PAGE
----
Exploring the fuzzy edges of privacy and security
At the moment privacy is a hot topic. Most of the chatter on the internet and in the media can be characterized as “Company X is abusing the trust (or taking advantage) of their customers.” I’m not going to debate that side of the issue but there is another side and it isn’t getting much coverage. What’s missing from all the hoopla is the coverage of the impending political ramifications of the major privacy story lines.
Governments around the world aren’t sitting still. They’re reacting to the general public’s growing attention to privacy rights and the results will have a direct impact on the way consumer companies operate. If you’re responsible for IT security, website development, data warehousing or any other job accessing or protecting customer data you need to start paying attention to what is going on because it will likely effect your job. And now is the perfect time.
In the next month or so we will hear from the US Federal Trade Commission, the US Department of Commerce and the European Union, each with their own proposals and recommendations. These will be more formal statements derived from draft reports published last year. To follow is a short run down of those drafts which should provide guidance on what we can expect to read in the formal reports.
First up, let’s go over the FTC report titled Protecting Consumer Privacy in an Era of Consumer Change. This report, released in December 2010, is a proposed framework consisting of three items: privacy by design, simplified choice and greater transparency. To put it simply the FTC wants you to consider consumer privacy in every stage of process and policy development, as well as maintenance procedures — much like you would integrate information security. It also calls for greater consumer control over how and when personal data is collected.
However, while that may seem daunting, it also suggests industry should self-regulate and doesn’t specifically call for the creation of new government regulations. And we all know that industry self-regulation tends to be less onerous than legally binding government regulations.
One caveat though: Keep in mind that the FTC brought action against Google, Facebook and others in 2011 over privacy violations, so they are getting serious and cracking down.
DoC Green Paper
The DoC green paper, concisely titled Commercial Data Privacy and Innovation in the Internet Economy: A Dynamic Policy Framework, like the FTC report, calls for increased regulation and consumer choice, but also suggest modifications to existing laws and additional voluntary codes enforceable by the FTC. The report covers five topics: expanding Fair Information Practice Principles; promoting voluntary, enforceable privacy codes of conduct; encouraging global interoperability of privacy regimes; standardizing security breach notification rules, and revising the Electronic Communications Privacy Act.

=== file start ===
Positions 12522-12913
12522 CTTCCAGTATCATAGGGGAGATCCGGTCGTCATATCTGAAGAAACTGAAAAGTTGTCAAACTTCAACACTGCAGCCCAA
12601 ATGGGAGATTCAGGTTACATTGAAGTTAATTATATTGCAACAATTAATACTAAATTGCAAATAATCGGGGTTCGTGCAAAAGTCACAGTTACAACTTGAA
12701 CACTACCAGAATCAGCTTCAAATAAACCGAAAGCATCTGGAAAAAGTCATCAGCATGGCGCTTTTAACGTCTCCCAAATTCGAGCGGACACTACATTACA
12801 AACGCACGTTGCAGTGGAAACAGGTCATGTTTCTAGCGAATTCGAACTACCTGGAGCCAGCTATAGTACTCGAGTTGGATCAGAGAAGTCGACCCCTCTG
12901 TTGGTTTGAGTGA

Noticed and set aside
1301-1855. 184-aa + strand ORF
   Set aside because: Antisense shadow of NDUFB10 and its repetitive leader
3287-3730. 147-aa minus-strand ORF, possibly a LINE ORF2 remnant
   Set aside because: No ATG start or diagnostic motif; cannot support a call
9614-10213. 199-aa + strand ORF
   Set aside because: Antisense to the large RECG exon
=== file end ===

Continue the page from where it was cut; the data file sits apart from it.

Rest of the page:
"…enforceable by the FTC" is the key phrase to watch in this report. The word "enforcement" sets a risk manager’s alarm bells ringing which is usually followed by urgent corporate mandates.
EU Data Directive
The EU sent out a draft for comments on proposed regulations to replace the existing EU Data Directive. If you’re familiar with the current directive you know how difficult compliance can be. The draft regulations take things even further. The most potentially troubling proposal in the draft is the implementation of a consumer’s right to be forgotten. In other words, a company holding personal data would be obligated to remove that data if the individual requests it. Stop reading for a moment and reflect on what that means to your company for a second. Yeah, that’s a big deal!
Summing It Up
Best practice suggests you always get explicit consent before collecting personal data, with complete transparency of course, and only use that data for its intended purpose. Given the upcoming reports, current best practices may become mandatory in the near future. You should figure out what that means to your situation and start preparing for it. Following that line of thinking I suggest that any company that deals with consumer data should have someone on staff, or at least on call, that understands privacy laws and regulations.
The reality is that most companies don’t have the resources of a privacy professional available and, as a result, the responsibility to handle these issues falls on the IT department. Given that, as IT professionals, it is in our best interest to understand the current state of privacy laws and regulations and, more importantly, understand what we aren’t trained to know. Understanding legal abstractions, laws and regulations aren’t in our training and we shouldn’t pretend that they are.
So, head’s up my IT brethren. Once regulations are in place, the board room and upper management will likely require us to respond. A good start to preparing is to make sure you understand these reports when they come up. Check back here for some guidance. As the formal reports become available I will try to outline what they will mean to IT professionals in following posts.